Cafe Un Deux Trois
123 W 44th St (bet. B'way & 6th Ave)
City: New York, NY
Phone: (212) 354-4148
Hours: 7am-Midnight Daily
Site: Visit the restaurant site
Chef: Luis Gonzalez
2nd Cuisine: Family Friendly
Area: West 40s
Payment: Amex Visa Mastercard
I've eaten at Cafe Un Deux Trois many times before going to the theater and even though the place is always packed and it's hard to hear your dinner companions, I go back again and again. The service is cheerfully professional with staff who know how to move the meal along so diners make the curtain and the food, while not five star, is reliable. When the restaurant opened in 1977, the French bistro was a new thing. Today, the place has lost some of its luster but no one has told the ever-present throng.
Un Deux Trois serves breakfast, brunch on weekends, and lunch, helpful if you're hitting a matinee. The Peking Duck Sandwich served on a baguette has an decent helping of shredded duck, Peking sauce, cucumbers and scallions and comes with that old Chinese favorite, French fries. The steak sandwich is also on a baguette with lettuce, tomato and fries, the steak cooked to your preference. You could start with escargots (one-half dozen), fried calamari with the usual tomatoey sauce to dip into or a decent, if not earth-shattering onion soup. There are various salads including a mozzarella and tomato and a Caesar and a large selection of "Petits Plats (small plates) that are more than ample from quiche served with salad, a Nicoise salad with tuna, anchovies and hard-boiled egg and mussels with fries.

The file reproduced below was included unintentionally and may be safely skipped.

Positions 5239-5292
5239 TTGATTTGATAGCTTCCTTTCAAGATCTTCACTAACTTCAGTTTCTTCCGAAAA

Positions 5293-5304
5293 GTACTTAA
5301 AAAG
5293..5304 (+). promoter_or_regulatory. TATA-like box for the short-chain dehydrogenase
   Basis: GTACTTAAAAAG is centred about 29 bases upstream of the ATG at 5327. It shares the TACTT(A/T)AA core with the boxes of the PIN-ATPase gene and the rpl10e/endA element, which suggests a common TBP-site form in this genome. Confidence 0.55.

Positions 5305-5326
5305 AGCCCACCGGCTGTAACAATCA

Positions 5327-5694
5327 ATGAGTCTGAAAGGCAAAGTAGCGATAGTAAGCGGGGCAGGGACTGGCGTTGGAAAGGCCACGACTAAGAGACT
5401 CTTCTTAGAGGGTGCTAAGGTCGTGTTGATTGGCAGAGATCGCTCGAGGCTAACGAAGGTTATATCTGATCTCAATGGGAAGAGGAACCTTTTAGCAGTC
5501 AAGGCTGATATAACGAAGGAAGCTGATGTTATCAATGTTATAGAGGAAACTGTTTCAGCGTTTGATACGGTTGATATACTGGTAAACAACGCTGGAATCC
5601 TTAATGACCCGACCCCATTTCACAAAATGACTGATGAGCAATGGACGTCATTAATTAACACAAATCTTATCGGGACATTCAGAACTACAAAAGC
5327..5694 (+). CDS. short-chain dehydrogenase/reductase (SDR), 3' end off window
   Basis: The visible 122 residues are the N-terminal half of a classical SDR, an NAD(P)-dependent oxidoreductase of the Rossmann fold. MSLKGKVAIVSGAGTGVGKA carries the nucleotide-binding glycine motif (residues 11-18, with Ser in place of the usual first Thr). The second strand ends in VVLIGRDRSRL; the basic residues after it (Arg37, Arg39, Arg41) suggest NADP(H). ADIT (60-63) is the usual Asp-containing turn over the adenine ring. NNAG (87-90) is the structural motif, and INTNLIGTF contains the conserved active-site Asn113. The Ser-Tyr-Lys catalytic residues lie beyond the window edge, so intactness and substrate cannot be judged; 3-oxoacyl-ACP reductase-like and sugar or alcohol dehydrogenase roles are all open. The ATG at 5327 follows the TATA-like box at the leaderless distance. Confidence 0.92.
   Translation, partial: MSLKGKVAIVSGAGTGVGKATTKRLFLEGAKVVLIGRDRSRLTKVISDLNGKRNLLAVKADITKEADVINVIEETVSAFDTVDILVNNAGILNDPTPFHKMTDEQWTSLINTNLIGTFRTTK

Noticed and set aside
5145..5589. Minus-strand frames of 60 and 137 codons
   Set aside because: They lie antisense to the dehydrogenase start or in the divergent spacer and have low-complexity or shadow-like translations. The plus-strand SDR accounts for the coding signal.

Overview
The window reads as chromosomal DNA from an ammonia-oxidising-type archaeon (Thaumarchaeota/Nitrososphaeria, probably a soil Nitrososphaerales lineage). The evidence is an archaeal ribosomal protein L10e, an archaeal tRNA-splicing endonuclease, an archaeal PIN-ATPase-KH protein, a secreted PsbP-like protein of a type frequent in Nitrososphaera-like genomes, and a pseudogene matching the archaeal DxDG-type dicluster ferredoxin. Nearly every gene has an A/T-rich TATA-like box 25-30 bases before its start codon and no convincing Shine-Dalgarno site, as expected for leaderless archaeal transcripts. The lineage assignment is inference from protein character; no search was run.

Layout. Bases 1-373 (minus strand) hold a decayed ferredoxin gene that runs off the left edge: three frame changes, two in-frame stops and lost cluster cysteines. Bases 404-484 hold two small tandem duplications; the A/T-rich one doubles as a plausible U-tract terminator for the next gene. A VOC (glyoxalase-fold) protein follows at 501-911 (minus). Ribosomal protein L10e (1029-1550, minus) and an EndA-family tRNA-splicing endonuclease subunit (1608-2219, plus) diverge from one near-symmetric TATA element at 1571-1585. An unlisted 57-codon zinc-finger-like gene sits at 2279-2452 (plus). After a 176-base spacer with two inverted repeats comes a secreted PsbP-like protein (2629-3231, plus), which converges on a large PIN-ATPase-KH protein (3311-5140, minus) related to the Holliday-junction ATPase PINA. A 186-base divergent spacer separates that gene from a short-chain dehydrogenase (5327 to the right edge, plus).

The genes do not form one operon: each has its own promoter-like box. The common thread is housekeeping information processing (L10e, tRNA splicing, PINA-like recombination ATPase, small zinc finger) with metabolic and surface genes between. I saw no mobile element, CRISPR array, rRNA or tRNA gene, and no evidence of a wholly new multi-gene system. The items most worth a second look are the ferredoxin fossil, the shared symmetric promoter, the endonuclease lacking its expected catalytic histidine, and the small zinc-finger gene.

At dinner, the steak frites is a good bet if your appetite is big enough (and your wallet fairly plump--it's $35) or you could opt for grilled salmon or chicken cordon bleu, a breast stuffed with ham and cheese in a white sauce accompanied by rice and the day's veggie.
Burger lovers will be happy--in addition to the classic beef version the restaurant offers salmon and lamb. Almost always your burger is cooked the way you want it to be--if not, speak up and it will be whisked away and replaced. If pasta is your thing, fear not--although the restaurant has a vaguely French bistro vibe, it's really geared more to the Theater District meaning they must have something for everyone. Desserts run to cheesecake, sorbet and chocolate mousse, none special but there if a diner's sweet tooth needs filling.
A full bar offers a complete line of spirits with specialty cocktails, wines and beers, both bottled and draft. You can feel comfortable here with your Great Aunt from way out of town; with tots in tow (who will love the crayons at the table); alone or with friends. There are prix fixe menus that make getting to a show a breeze and prices, though not low, aren't stratospheric either.
Review By: Mari Gold